Hi ACME dancer,
This Friday (May 11) is our final ACME dance and it will feature the very popular Curley Taylor & Zydeco Trouble. Jody Richards plans to bring her famous, beautifully-decorated cakes and we hope you will make plans to come and celebrate with us. 

Meet up with your friends at the Concordia Club (3400 1st Ave. N., downtown B'ham) this Friday from 8-11 pm and we'll celebrate ACME's 325th dance. Admission is $15/person. No food or alcohol is sold at the club, but you are welcome to BYOB. See details below about the band and our dance. 

-David Doggett for ACME
Association of Cajun Music Enthusiasts
Birmingham, Ala.
 ===== ACME Dance Friday: Curley Taylor & Zydeco Trouble  =====
Curley Taylor is in his mid-thirties and has been around music all of those years. At the age of 16 Curley started playing drums in his father's zydeco and blues band, Jude Taylor & His Burning Flames. By the age of 25, Curley had played drums for some of Louisiana's finest legends including: C.C. Adcock, Steve Riley, John Hart, "Lil" Bob of the Lollipops, and his uncles, "Lil Buck" Senegal and Wayne "Blue" Burns. Curley began learning piano accordion (a process he says that took about 6 months) while traveling with C.J. Chenier's band. Geno Delafose offered Curley a job to play drums in Geno's band, which Curley did for several years before finally producing his first CD and going out on his own (in an interesting twist, the CD was released more than 6 months before the band ever played publicly).

That first CD, "Country Boy," is great. Curley has a very fine, smooth R&B voice that makes all his original songs sound fantastic. Curley's only cover tune on the CD is Sam Cooke's "Another Saturday Night" which sounds as great as the original. His particular mix of zydeco and contemporary R&B has been called "urban zydeco" and reviewers have compared his music to that of Beau Jocque. 

With his smooth R&B vocal style and the type songs he writes, Curley is trying to expand his brand of zydeco into a broader, more mainstream audience. "I'm trying to catch people who never really listened to zydeco before," he says. He has carefully put together his Zydeco Trouble band with members who have previously played with Beau Jocque, Chris Ardoin, Andre' Thierry, and C.J. Chenier and the result is a tight sounding group with smooth background vocal harmony.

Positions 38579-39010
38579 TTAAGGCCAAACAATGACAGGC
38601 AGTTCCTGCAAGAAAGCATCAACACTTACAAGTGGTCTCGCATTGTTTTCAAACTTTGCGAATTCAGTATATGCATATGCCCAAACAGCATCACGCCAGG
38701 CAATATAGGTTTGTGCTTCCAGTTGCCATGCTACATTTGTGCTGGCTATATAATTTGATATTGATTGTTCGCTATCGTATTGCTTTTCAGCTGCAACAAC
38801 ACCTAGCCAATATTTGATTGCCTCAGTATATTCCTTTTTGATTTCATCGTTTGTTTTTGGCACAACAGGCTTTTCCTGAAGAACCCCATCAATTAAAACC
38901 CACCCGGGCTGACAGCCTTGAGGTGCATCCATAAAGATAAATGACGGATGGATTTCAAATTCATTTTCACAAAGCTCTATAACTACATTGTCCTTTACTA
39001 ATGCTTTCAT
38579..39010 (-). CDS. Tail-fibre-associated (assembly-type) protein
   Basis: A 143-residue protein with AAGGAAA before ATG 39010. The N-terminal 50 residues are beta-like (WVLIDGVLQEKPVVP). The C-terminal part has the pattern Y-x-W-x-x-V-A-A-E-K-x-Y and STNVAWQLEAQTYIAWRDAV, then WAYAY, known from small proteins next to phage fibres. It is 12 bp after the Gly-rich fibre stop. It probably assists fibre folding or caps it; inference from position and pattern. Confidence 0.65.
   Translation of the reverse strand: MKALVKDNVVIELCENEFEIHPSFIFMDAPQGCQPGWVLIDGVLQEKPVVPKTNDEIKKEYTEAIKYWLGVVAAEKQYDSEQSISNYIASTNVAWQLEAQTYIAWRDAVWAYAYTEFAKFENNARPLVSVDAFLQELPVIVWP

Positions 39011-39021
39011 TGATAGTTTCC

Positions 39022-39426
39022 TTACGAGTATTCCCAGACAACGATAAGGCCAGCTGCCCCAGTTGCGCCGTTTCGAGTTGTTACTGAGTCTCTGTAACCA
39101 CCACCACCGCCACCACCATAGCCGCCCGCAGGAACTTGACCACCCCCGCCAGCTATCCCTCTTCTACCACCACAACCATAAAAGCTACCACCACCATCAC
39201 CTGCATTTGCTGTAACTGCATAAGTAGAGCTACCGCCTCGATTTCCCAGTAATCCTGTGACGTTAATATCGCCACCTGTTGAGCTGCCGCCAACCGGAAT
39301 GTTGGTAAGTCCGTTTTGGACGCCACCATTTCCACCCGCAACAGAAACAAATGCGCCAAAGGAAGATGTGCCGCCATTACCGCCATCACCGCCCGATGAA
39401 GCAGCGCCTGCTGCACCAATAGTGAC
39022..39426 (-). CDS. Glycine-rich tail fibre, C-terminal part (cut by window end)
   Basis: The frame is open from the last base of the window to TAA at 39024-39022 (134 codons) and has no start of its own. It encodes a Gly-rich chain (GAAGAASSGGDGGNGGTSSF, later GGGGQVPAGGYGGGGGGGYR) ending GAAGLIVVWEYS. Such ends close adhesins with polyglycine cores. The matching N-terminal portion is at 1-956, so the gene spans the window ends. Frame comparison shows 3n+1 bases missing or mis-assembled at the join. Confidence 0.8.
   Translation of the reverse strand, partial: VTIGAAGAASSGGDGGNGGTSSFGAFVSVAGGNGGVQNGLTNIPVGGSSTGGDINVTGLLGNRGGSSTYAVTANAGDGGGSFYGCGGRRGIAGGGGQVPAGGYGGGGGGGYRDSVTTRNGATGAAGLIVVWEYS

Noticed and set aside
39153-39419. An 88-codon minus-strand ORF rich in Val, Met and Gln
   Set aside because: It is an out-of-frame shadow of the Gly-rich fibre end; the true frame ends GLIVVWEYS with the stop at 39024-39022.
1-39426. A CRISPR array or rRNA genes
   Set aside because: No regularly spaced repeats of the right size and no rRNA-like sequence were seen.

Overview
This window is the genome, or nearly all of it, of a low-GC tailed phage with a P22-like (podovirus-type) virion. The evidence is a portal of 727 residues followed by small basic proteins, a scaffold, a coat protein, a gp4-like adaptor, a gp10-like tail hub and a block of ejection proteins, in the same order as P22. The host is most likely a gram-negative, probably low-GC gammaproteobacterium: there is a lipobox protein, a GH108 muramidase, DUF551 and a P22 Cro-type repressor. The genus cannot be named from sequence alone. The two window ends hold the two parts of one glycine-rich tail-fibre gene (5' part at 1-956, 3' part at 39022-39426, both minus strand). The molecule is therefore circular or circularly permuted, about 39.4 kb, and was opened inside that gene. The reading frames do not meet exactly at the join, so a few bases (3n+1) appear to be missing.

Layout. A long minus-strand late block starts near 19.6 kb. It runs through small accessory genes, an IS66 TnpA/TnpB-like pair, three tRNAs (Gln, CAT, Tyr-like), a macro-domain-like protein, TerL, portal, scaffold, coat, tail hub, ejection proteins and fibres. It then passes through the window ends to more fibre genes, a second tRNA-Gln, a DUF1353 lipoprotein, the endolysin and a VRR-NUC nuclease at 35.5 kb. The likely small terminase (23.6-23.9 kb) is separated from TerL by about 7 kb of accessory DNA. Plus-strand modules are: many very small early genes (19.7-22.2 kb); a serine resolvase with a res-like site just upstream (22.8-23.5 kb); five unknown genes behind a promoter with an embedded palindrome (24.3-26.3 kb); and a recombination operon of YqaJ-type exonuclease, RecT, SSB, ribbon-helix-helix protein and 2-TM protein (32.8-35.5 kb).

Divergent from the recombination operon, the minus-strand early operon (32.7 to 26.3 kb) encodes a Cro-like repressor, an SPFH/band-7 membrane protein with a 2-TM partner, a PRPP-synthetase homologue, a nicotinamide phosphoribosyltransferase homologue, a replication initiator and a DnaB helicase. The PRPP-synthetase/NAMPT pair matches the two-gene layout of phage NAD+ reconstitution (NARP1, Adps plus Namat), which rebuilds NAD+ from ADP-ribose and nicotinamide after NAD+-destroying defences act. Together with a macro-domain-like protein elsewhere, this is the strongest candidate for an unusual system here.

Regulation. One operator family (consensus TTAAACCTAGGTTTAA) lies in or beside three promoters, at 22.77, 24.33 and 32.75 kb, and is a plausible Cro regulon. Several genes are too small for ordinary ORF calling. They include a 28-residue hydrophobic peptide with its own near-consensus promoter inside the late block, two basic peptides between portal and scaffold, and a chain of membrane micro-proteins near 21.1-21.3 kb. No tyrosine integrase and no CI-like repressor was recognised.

We hear Curley Taylor will be returning once again for the Attalla Heritage Day festival in October, but don't miss this chance to dance to him on an air-conditioned, smooth dance floor. Come visit and dance with your ACME friends to this talented and popular band -- and let's have cake.

===== Atlanta Dance this Saturday =====
Catch a second helping of Curley Taylor at the Atlanta Cajun-Zydeco Association's dance this Saturday, May 12 from 8-11 p.m. The Georgia dancers will warmly welcome you at their dance which runs from 8-11 pm with a free  beginner zydeco workshop at 7:15-8:00 pm and an intermediate workshop from 6:30-7:15 pm. They are fortunate to have a caterer who cooks and sells wonderful Cajun/Creole meals at their Knights of Columbus hall, 2620 Buford Hwy NE, Atlanta, GA 30324. Admission is $17/person and there is a cash bar.
===== Birmingham Cajun-Zydeco Association =====
The new Birmingham Cajun-Zydeco Association is getting off the ground - thanks to your support and membership. Organizer Rinsel McIntosh is working on building an e-mail list. Contact Rinsel at bhamzydeco@gmail.com.
Rinsel is also continuing to build his BCZA membership roster. Annual membership is $25/person and with a membership comes a $3 discount on each dance. Send your membership check of $25 to Birmingham Cajun-Zydeco Association, 216 Greenfield Lane, Alabaster, AL 35007.  Some folks sent in a membership, but forgot to include an e-mail address. Be sure to contact Rinsel and supply this information.

As Rinsel mentioned at last month's dance, you can best support BCZA and sustain the dances by attending the dances. If you have not yet signed up, Rinsel will be processing new BCZA memberships at this Friday's dance.
===== Thank you! Thank you! =====
Please allow me to express on behalf of Dolores Hydock and myself our great appreciation for the support and encouragement you have shown the ACME endeavor over the past 20 years. We have greatly enjoyed teaching dance classes and getting to know the thousands of people who have come through those classes. It has been a source of great satisfaction for us to look around at an ACME dance and see so many friendships formed and the expressions of joy on people's faces. We have also had the privilege of working with and getting to know scores of Cajun/zydeco's finest musicians and this has proved to be for us one of the highlights of this undertaking.

I can never acknowledge enough the great contributions made by Reggie and Bunny Bolton to the effort of putting on these 325 dances. Sound system management and front desk operations were major responsibilities that they took on and handled so efficiently. They were also key people I turned to in the 14 years we managed the City Stages Dance Depot. Thank you, Reggie and Bunny!